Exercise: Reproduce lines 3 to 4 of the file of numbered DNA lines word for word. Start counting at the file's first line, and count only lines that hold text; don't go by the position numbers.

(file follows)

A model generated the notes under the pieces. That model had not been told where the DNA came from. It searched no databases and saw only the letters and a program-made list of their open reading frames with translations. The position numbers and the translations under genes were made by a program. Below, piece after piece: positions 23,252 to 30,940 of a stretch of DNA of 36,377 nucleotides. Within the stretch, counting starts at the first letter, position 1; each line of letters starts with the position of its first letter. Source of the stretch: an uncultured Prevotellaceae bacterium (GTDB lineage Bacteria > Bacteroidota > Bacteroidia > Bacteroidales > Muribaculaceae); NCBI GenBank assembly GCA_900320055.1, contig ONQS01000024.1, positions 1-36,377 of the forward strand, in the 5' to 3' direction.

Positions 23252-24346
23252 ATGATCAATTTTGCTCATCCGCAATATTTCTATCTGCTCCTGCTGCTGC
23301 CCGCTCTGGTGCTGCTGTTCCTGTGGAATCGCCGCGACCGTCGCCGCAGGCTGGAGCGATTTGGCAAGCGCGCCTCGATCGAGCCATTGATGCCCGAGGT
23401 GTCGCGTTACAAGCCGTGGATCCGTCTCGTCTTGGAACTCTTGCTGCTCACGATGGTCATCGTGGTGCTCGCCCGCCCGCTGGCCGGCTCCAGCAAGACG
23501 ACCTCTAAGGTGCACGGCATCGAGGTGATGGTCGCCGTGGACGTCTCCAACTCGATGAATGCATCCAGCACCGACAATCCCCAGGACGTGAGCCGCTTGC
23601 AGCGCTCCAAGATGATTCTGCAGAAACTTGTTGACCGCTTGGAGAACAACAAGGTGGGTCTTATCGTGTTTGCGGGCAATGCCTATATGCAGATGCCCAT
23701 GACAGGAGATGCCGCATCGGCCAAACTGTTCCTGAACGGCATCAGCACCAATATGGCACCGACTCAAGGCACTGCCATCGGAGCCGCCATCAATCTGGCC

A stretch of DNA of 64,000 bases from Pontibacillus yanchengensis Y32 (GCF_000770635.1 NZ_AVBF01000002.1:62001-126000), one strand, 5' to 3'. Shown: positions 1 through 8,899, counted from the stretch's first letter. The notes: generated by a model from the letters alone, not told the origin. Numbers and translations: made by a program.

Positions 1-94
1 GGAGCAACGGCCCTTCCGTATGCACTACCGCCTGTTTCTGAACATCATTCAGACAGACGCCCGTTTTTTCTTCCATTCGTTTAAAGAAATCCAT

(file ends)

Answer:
23252 ATGATCAATTTTGCTCATCCGCAATATTTCTATCTGCTCCTGCTGCTGC
23301 CCGCTCTGGTGCTGCTGTTCCTGTGGAATCGCCGCGACCGTCGCCGCAGGCTGGAGCGATTTGGCAAGCGCGCCTCGATCGAGCCATTGATGCCCGAGGT